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And the Spring arose on the garden fair, Like the Spirit of Love felt everywhere; And each flower and herb on Earth's dark

breast Rose from the dreams of its wintry rest.

But none ever trembled and panted with

bliss In the garden, the field, and the wilderness, Like a doe in the noontide with love's sweet

want, As the companionless Sensitive Plant.

The snowdrop, and then the violet,
Arose from the ground with warm rain

wet, And their breath was mixed with fresh

odour, sent From the turf, like the voice and the in


And the most patient brilliance of the moon!

[the way And stars by thousands ! Point me out To any one particular beauteous star, And I'will fit into it with my lyre, [bliss. And make its silvery splendour pant with I have heard the cloudy thunder. Where

is power? Whose hand, whose essence, what divinity Makes this alarum in the elements, While I here idle listen on the shores In fearless yet in aching ignorance? Oh, tell me, lonely Goddess, by thy harp, That waileth every morn and eventide, Tell me why thus I rave about these groves! Mute thou remainest--mute! yet I can read A wondrous lesson in thy silent face: Knowledge enormous makes a god of me. Names, deeds, grey legends, dire events,

rebellions, Majesties, sovran voices, agonies, Creations and destroyings, all at once Pour into the wide hollows of my brain, And deify me, as if some blithe wine Or bright elixir peerless I had drunk, And so become immortal." Thus the God, While his enkindled eyes, with level glance Beneath his white soft temples, steadfast

kept Trembling with light upon Mnemosyne. Soon wild commotions shook him, and

made flush All the immortal fairness of his limbs; Most like the struggle at the gate of death, Or liker still to one who should take leave Of pale immortal death, and with a pang As hot as death's is chill, with fierce con

vulse Die into life: so young Apollo anguished; His very hair, his golden tresses famed, Kept undulation round his eager neck. During the pain Mnemosyne upheld Her arms as one who prophesied.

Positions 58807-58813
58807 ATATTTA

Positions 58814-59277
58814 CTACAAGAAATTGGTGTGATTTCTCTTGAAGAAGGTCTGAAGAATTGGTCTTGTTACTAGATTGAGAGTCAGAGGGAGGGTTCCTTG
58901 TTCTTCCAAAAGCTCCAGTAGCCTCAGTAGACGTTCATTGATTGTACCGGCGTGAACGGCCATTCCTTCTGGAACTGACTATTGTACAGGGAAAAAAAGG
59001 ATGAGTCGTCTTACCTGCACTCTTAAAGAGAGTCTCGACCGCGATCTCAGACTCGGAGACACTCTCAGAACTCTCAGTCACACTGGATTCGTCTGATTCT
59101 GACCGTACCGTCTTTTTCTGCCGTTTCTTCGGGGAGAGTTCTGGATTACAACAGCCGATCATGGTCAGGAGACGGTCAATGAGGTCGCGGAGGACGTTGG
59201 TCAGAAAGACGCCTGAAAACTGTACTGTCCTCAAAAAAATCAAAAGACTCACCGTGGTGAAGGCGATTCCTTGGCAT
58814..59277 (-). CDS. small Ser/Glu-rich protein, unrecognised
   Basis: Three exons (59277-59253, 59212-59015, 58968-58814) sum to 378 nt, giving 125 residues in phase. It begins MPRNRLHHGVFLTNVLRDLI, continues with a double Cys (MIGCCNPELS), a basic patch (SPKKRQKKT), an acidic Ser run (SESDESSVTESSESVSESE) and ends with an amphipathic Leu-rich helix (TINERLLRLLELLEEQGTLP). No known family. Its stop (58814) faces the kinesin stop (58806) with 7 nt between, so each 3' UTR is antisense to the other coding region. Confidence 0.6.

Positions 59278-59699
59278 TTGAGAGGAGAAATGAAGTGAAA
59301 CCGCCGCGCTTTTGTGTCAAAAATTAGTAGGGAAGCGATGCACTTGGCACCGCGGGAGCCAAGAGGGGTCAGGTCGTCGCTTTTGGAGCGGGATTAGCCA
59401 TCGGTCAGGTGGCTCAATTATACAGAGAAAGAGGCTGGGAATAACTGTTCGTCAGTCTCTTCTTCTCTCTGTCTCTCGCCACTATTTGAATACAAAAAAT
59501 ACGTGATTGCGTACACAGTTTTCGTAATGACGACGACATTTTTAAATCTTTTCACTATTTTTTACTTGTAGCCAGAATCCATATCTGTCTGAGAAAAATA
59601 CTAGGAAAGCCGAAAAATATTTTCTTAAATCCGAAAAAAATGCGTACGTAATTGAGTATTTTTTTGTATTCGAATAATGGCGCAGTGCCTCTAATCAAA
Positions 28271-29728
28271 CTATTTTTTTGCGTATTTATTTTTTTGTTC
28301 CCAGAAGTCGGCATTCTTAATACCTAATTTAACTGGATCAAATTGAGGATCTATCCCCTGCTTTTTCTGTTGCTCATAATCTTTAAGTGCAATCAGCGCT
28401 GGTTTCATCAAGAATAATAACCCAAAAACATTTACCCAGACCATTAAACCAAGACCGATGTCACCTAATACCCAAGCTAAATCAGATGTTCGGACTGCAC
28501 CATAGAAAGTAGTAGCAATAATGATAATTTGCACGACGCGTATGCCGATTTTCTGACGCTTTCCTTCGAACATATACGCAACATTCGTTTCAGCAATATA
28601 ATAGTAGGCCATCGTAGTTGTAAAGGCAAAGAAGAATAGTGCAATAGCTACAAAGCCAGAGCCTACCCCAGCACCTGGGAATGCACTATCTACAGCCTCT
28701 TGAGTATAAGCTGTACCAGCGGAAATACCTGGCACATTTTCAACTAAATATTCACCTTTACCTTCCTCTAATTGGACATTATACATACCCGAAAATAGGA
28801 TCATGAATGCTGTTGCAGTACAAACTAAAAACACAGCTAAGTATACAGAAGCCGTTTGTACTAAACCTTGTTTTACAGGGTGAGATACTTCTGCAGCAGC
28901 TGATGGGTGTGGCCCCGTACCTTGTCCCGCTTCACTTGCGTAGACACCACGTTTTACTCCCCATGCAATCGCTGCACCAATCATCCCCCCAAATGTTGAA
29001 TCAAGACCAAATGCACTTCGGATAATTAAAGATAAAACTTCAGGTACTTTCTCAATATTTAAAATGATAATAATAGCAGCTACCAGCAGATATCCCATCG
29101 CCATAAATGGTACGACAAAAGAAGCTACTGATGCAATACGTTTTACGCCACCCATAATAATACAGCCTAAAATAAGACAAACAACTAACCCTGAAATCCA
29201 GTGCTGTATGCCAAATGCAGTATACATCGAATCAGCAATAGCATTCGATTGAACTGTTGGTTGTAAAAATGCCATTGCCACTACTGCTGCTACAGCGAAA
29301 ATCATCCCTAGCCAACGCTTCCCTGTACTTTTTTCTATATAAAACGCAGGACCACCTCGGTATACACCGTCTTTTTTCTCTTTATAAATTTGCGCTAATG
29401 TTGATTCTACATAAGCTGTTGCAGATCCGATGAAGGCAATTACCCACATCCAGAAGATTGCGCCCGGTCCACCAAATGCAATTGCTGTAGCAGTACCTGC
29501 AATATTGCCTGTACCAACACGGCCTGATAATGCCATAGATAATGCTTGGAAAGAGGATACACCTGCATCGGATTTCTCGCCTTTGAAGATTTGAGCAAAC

Then the pied wind-flowers and the tulip

tall, And narcissi, the fairest among them all, Who gaze on their eyes in the stream's

recess, Till they die of their own dear loveliness;

And the Naïad-like lily of the vale,
Whom youth makes so fair and passion so

pale, That the light of its tremulous bells is seen Through their pavilions of tender green;

And the hyacinth, purple, and white, and

blue, Which flung from its bells a sweet peal

anew Of music so delicate, soft, and intense, It was felt like an odour within the sense ;

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And the rose like a nymph to the bath

addrest, Which unveiled the depth of her glowing

breast, Till, fold after fold, to the fainting air The soul of her beauty and love lay bare; And the wand-like lily, which lifted up, As a Mænad, its moonlight-coloured cup, Till the fiery star, which is its eye, [sky; Gazed through clear dew on the tender And the jessamine faint, and the sweet

tuberose, The sweetest flower for scent that blows; And all rare blossoms from every clime Grew in that garden in perfect prime.


A SENSITIVE PLANT in a garden grew, And the young winds fed it with silver dew, And it opened its fan-like leaves to the light, And closed them beneath the kisses of




And on the stream whose inconstant bosom Was prankt under boughs of embowering blossom,

(through With golden and green light, slanting Their heaven of many a tangled hue, Broad water-lilies lay tremulously, And starry river-buds glimmered by, And around them the soft stream did glide

and dance With a motion of sweet sound and radiance.

The beams which dart from many a star
Of the flowers whose hues they bear afar;
The plumèd insects swift and free,
Like golden boats on a sunny sea,
Laden with light and odour, which pass
Over the gleam of the living grass;
The unseen clouds of the dew, which lie
Like firein the flowers till the sun rides high,
Then wanderlike spirits among the spheres,
Each cloud faint with the fragrance it bears;

And the sinuous paths of lawn and moss, Which led through the garden along and

across, Some open at once to the sun and the breeze, Some lost among bowers of blossoming trees,